Moreover, under their definition, most closed-source software is a commodity. Adobe Acrobat Reader, for example, is broadly and cheaply available. But it is not a FOSS commodity. And it is unlikely to “evolve into” a FOSS commodity.
Ultimately, their definition probably aligns with a lesser-known definition of commodity: “a good or service whose wide availability typically leads to smaller profit margins and diminishes the importance of factors (as brand name) other than price.” Or perhaps, they are implicitly channeling the concept of commoditization as a mercantile race to the bottom. Yet even this is not always so. Surely, Bootstrap and jQuery are ubiquitous and free, but they're not ubiquitous because they're free. They're ubiqitous because of their utility and–to a certain extent–the network effects of an accepted framework. And it is hardly the case that Bootstrap is interchangeable with other front-end frameworks.
In some sense, the problem of their definition is that it ignores “differentiating value” (h/t to @ghelleks). If the software is uniquely different enough, it is not really a commodity. It might be cheap and broadly available, but it is not suspectible to commoditization.
All of which is to say, if we read the post applying a common understanding of commodity (raw materials available on the market), there's actually a new insight. Thinking of FOSS commodities allows us to see the trees from the forest. If you want to refresh your legacy system, you don't need to throw it away and start over. Instead, you can plug-in some FOSS and make your customers happy. If you find that you need a relational database, “there's an app for that.”
By understanding the characteristics of the raw materials, you can make informed decisions about how to get a little extra mileage out of your existing systems and how to avoid additional cost for unnecessary refinements on new systems. After all, if you want to make a gold necklace, it's better to start with just plain gold than to start with a gold watch.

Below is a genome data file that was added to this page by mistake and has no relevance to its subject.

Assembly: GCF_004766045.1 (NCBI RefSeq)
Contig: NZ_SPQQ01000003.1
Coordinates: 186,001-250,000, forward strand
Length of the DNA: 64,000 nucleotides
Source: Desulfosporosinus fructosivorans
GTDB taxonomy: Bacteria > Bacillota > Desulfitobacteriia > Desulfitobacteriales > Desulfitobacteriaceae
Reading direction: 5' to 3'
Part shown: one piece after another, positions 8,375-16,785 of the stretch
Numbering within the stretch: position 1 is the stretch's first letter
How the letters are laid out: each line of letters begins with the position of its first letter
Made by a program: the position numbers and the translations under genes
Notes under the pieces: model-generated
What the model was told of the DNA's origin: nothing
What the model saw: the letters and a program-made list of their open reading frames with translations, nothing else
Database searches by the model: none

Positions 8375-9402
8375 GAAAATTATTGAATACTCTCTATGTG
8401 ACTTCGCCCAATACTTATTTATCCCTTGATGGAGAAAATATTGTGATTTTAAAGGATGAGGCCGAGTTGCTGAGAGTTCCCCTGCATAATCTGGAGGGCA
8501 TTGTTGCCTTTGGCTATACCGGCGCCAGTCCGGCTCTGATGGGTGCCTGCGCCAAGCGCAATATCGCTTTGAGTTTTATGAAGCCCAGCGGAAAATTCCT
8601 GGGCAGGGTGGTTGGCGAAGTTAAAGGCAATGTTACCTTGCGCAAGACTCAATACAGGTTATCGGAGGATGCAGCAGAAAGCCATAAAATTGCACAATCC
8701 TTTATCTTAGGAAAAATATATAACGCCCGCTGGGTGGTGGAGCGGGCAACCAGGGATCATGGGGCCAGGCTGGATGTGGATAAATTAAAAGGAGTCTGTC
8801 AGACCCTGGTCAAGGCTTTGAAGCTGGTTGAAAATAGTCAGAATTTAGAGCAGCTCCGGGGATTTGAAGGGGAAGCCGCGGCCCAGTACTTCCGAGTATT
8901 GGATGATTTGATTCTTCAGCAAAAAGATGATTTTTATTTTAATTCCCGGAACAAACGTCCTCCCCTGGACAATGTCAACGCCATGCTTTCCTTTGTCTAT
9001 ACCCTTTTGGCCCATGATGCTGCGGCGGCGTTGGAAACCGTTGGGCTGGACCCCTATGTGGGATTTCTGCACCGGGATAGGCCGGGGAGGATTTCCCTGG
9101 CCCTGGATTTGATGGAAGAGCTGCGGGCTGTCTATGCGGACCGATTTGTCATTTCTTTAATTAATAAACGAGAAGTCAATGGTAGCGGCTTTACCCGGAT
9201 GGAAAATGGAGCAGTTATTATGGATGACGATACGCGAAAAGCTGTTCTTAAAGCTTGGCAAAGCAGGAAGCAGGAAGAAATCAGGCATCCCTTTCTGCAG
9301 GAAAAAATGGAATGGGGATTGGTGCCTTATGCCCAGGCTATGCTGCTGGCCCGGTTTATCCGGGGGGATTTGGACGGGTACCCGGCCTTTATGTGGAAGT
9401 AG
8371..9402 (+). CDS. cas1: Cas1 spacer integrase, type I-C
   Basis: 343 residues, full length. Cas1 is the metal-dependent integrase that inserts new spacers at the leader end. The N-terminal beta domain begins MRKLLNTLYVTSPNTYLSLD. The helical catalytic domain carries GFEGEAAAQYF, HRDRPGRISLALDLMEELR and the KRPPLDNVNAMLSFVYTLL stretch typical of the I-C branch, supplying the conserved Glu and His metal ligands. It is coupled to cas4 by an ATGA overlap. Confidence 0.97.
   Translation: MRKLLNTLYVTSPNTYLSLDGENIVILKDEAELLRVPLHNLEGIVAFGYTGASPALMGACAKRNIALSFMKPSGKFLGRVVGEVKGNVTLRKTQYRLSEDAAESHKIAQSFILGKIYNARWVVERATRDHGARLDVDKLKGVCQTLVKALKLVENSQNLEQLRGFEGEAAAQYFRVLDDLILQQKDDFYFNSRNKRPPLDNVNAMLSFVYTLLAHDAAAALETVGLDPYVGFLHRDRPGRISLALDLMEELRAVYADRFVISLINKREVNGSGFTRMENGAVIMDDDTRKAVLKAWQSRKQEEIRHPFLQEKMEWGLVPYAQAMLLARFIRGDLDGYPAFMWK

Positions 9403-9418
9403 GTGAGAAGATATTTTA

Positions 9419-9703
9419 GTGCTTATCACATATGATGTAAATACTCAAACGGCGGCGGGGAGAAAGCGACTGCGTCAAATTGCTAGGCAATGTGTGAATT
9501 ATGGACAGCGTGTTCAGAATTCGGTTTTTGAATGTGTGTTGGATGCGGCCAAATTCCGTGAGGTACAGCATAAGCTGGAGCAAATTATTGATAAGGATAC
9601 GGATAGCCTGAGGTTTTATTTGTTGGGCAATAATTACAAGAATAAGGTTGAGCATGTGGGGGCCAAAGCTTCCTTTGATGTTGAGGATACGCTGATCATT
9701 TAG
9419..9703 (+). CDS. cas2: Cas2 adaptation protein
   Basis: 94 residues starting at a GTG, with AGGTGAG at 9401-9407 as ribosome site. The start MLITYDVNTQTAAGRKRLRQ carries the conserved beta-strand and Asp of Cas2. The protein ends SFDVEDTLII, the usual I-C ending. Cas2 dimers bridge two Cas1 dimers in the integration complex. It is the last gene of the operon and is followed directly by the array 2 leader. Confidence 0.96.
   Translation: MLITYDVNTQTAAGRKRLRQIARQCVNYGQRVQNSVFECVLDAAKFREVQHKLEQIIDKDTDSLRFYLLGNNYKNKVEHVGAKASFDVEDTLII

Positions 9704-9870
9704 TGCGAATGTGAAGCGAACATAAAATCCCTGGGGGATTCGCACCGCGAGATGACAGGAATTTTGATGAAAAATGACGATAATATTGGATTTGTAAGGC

Evolution: A communal challenge and a call to arms
So, it was surprising for me to see Read & Mill argue that “the end point of this evolution is always a freely available, reliable, open source software project supported by a large, accommodating community.” Surely, it is not always the case. Sometimes FOSS lacks the robust community support that it needs, as was the case with Heartbleed. Sometimes FOSS goes kaput once the benevolent dictator moves on.
I know what they meant, which is that FOSS explicitly allows for communities to emerge around tools, and that maturation and extensibility of software can be improved when it is FOSS. But, we should not assume that FOSS is teleological. It isn't. A lot of software–all software really–needs assiduous attention. That's why Read & Mill have it exactly right when they say that “It is our hope that ten years from now there may be many people contributing to Federal open source projects under tight code review.”
This aspiration–that government's source code will be constantly scrutinized and improved-upon–is an implicit and accurate critique of the status quo. If government software is closed source, it will always be up to the government and its vendors to tend to the bugs and design errors in the system. We gain none of the benefit of the broad–and growing–open-source community. But if the government is both contributing to open source and participating in the open-source ecosystem, there is a greater chance that our software systems will stand the tests of time.
Notwithstanding my two proposed refinements to their article, Read & Mill have it completely right in the end: “Code that you write or contract to have written should be open source from the start, because it relieves you of the terrible risk and burden of maintaining the secrecy of the codebase.” Such good advice.